What is the National School Breakfast Program and How Does It Work?

Healthy Food Choices in Schools December 23, 2016 Print Friendly and PDF

 

girl eating breakfast cereal A hungry student may be one who can’t concentrate well enough to learn. Consider the National School Breakfast Program (NSBP) to address concerns about student concentration and academic performance.

The National School Breakfast Program provides nutritious and low-cost or free breakfasts for U.S. schoolchildren. Eligible schools and child care facilities (public, private or residential) provide the program. The state education agency usually administers NSBP.  Healthy school breakfasts contribute to the overall quality of student’s diets and their health status.

There are three kinds of meals students may be eligible for: free meals, reduced price breakfast and full price (paid) meals based upon the family’s income. Children from families with incomes at or below 130% of the poverty level are eligible for free breakfast. Those with incomes between 130% and 185% of the poverty level are eligible for reduced-price breakfast. Students can be charged no more than 40 cents for reduced-price breakfast. Children from families with incomes over 185% of poverty pay full price for breakfast. Local schools set their own prices for the full-price breakfast. You can get the income eligibility information from your local school. Most schools provide an application form at the beginning of the school year. In some states, if a family currently participates in the Food Stamp Program (also known as SNAP in some states – Supplemental Nutrition Assistance Program), Temporary Assistance for Needy Families (TANF) or the Food Distribution Program on Indian Reservations (FDPIR) submission of an application is not required. This is called "direct certification." Contact your local school or search online for your state’s education agency for more information.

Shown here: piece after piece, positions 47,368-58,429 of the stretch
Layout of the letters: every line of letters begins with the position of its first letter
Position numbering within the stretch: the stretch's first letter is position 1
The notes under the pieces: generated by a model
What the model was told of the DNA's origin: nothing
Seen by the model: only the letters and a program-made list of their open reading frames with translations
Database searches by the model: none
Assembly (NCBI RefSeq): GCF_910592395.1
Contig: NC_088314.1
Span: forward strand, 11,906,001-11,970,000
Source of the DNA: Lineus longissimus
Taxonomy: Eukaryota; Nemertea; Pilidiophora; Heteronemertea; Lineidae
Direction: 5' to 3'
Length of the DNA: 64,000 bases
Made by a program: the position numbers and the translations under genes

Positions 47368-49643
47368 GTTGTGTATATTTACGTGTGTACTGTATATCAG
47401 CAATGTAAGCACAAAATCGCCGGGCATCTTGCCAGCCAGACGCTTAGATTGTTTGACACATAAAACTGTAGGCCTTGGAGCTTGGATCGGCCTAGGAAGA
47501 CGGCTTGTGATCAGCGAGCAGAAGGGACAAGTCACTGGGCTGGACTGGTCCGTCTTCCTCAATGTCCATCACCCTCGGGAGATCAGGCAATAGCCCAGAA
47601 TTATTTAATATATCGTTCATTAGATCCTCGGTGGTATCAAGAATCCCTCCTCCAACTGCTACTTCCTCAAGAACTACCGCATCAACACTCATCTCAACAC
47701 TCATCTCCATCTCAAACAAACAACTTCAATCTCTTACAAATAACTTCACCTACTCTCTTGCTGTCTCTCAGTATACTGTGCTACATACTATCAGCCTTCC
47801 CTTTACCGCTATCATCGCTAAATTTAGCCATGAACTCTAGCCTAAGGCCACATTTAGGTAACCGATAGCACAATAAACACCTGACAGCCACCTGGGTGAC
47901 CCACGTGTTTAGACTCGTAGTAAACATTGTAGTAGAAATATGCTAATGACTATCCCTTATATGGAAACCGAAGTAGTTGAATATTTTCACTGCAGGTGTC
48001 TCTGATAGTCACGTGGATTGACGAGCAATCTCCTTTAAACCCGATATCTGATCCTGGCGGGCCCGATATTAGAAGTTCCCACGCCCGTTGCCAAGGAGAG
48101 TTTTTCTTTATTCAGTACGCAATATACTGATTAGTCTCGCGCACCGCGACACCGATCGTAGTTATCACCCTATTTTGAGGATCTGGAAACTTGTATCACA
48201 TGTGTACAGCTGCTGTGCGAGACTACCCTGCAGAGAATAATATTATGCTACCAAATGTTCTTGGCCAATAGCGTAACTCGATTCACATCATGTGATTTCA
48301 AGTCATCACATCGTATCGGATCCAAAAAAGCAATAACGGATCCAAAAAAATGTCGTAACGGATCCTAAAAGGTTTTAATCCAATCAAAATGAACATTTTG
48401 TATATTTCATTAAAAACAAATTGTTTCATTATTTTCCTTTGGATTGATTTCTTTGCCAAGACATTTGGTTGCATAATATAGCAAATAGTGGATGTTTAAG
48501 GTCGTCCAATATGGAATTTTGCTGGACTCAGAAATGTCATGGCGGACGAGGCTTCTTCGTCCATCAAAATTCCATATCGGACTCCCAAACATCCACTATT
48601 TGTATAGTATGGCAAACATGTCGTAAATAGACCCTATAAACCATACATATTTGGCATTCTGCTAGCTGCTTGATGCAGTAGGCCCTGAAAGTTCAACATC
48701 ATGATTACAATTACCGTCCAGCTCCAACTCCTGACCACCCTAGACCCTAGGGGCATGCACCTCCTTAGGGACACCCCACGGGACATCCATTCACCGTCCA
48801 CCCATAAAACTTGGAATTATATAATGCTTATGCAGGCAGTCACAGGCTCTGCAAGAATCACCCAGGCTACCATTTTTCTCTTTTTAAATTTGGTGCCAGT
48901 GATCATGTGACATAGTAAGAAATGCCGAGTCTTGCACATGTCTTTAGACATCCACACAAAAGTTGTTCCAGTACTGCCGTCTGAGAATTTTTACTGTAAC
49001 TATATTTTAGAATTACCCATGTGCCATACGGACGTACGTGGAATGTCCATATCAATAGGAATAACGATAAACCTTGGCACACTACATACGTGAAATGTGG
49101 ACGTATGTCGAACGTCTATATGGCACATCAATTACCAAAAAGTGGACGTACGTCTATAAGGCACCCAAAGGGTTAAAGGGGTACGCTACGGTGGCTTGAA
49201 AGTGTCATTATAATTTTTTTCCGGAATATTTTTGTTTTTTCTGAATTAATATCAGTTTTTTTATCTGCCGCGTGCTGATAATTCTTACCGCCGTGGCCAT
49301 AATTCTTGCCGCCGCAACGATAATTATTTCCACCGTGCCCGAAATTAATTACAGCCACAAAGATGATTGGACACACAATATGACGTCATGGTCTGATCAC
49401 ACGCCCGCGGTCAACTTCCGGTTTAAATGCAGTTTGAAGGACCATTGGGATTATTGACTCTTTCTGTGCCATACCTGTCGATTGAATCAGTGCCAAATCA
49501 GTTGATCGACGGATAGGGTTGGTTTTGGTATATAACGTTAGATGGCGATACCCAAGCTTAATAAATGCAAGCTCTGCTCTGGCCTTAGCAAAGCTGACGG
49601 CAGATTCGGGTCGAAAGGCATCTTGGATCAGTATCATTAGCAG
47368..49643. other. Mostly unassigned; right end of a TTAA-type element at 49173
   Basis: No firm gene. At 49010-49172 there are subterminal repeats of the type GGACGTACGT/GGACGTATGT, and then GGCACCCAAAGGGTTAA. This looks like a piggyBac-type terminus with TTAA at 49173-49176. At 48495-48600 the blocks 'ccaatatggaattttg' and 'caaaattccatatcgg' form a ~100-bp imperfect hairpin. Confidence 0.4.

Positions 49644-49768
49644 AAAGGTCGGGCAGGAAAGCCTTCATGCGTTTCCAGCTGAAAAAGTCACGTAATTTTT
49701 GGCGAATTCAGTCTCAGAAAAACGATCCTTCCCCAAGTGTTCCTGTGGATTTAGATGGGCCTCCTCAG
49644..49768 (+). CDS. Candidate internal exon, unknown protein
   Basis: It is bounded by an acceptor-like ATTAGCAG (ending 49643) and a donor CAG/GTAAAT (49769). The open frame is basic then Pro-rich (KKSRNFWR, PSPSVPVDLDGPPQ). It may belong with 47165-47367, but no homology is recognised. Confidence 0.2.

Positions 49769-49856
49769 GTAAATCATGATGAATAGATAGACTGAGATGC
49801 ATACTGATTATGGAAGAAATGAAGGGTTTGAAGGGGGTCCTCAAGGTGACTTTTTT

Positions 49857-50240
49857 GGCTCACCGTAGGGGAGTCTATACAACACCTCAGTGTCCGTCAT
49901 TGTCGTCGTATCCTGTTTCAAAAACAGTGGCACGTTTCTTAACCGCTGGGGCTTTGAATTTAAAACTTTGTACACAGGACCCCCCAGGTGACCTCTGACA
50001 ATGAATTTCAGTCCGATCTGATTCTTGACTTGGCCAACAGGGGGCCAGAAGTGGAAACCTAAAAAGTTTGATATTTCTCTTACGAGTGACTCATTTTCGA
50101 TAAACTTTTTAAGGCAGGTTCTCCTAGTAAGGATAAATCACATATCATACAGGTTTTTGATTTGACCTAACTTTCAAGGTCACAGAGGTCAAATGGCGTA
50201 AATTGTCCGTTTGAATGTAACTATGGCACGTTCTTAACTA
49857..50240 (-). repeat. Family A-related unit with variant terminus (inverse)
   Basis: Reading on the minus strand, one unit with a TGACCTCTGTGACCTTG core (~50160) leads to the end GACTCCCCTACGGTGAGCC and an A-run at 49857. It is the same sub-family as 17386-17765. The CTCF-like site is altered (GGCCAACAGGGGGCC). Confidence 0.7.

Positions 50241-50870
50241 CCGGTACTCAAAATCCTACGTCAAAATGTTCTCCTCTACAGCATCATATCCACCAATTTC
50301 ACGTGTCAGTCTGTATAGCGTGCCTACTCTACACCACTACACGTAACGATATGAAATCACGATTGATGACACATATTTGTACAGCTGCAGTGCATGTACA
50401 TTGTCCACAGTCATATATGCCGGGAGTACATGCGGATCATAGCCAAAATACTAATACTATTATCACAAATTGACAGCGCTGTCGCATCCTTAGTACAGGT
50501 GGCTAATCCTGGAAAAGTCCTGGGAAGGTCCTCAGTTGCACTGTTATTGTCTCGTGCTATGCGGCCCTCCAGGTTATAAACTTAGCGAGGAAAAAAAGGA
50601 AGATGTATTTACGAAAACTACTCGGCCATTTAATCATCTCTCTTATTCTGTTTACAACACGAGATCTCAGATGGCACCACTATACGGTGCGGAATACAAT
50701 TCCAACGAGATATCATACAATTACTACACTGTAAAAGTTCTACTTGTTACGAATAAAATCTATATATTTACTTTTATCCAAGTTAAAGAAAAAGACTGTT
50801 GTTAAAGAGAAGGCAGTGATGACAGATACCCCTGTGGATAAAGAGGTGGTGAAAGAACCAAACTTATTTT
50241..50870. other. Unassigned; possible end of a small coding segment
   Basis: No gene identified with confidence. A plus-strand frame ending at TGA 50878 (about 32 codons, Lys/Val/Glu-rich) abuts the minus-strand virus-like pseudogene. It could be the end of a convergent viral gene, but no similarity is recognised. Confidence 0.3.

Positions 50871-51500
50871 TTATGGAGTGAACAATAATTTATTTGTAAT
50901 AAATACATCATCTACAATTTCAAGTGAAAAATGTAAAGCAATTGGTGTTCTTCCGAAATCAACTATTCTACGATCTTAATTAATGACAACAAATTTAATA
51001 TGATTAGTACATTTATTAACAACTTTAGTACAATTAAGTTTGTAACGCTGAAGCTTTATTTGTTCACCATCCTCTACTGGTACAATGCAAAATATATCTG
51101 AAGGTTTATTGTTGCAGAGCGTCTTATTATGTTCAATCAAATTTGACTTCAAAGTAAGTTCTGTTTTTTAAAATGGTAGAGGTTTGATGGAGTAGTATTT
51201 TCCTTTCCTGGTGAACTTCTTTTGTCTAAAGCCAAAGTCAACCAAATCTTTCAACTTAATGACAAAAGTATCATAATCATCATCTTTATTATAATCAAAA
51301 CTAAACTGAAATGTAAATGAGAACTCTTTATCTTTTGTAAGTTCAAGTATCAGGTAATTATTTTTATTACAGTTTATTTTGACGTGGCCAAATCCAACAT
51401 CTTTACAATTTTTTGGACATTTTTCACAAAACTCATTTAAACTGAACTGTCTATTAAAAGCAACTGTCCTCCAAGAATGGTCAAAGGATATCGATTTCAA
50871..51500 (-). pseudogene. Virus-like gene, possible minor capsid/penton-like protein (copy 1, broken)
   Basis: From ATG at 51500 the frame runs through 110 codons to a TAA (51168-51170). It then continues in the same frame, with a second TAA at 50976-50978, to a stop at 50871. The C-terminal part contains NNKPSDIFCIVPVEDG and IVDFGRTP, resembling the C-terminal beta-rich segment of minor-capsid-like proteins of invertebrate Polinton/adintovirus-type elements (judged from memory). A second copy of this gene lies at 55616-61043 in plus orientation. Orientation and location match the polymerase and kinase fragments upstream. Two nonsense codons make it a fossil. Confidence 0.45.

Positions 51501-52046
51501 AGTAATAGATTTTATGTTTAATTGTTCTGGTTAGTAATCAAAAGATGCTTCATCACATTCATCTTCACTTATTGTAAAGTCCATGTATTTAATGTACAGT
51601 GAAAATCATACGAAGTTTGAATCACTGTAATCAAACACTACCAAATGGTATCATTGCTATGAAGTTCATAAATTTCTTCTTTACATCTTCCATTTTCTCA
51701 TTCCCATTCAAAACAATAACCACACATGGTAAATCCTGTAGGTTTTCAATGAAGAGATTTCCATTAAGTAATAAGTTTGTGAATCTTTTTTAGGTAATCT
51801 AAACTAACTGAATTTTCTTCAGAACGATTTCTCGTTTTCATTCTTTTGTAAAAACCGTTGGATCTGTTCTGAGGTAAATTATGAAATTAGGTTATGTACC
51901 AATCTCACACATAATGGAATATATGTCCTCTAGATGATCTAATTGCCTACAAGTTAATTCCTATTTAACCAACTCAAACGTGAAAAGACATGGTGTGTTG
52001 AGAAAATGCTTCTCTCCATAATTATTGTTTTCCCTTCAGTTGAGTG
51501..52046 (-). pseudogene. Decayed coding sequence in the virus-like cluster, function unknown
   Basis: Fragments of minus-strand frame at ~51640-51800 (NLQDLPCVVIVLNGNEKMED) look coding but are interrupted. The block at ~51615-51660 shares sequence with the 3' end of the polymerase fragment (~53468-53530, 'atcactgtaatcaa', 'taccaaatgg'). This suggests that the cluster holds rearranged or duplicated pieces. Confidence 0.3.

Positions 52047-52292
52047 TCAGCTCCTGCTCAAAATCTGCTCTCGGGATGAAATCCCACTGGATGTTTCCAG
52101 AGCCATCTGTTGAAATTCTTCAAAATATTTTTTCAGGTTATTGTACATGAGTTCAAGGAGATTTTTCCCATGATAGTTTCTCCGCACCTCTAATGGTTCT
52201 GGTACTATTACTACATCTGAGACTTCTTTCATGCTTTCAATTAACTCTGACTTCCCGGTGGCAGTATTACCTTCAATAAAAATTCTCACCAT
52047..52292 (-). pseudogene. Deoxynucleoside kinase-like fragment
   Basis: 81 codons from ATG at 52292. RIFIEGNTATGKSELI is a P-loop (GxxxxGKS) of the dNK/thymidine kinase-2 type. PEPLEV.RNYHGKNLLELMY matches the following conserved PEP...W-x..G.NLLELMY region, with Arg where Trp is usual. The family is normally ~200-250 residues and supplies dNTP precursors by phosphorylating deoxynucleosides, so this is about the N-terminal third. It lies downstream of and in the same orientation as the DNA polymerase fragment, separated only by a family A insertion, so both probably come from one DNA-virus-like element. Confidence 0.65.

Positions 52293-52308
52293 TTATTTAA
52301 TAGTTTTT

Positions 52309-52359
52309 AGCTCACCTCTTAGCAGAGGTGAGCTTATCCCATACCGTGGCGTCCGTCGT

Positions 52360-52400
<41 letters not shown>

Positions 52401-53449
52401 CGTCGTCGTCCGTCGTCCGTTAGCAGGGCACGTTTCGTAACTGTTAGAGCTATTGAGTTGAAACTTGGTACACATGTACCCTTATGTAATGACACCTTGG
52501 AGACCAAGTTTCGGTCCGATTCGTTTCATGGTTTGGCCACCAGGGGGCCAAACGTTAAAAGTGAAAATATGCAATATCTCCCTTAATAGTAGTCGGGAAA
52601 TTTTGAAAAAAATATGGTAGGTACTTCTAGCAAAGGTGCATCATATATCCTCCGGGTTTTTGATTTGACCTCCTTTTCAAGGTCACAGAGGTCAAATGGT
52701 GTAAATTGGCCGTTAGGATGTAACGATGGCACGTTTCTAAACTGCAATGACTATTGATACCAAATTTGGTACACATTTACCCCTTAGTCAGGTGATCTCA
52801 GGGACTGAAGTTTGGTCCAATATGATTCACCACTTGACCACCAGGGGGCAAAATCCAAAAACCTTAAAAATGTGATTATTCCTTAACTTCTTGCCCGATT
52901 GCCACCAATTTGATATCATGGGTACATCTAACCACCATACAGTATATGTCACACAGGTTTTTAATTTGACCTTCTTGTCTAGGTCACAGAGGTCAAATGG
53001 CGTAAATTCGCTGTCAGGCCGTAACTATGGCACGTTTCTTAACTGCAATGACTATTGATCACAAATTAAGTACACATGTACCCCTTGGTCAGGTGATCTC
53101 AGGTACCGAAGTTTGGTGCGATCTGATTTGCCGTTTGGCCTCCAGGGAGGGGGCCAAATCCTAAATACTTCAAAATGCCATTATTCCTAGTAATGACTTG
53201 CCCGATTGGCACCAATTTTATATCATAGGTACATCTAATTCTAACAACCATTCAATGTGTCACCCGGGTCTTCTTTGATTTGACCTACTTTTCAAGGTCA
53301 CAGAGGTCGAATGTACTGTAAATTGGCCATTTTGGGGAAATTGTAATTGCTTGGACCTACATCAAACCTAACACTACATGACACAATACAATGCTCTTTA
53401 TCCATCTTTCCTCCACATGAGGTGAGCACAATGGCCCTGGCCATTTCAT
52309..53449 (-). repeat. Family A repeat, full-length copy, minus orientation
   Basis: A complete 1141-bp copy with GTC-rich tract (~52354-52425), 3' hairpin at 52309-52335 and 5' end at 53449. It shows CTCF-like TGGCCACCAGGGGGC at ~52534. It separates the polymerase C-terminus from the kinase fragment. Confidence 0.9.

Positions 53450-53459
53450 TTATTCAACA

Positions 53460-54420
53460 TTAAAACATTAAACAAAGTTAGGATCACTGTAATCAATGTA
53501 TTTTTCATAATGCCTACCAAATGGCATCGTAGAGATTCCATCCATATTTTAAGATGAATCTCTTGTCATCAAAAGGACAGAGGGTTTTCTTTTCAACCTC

To help children get ready to learn and have access to healthy foods, promote the National School Breakfast Program.

Read more about School Breakfast Programs and Successes HERE. 


Contributor 

Ellen Schuster, MS, RD, University of Missouri Extension

Sources 

USDA FNS - National School Breakfast Program fact sheet

FRAC - Food Research and Action Center Breakfast for Learning

Meal Sense - Income Eligibility Guidelines 

 


 

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This work is supported by the USDA National Institute of Food and Agriculture, New Technologies for Ag Extension project.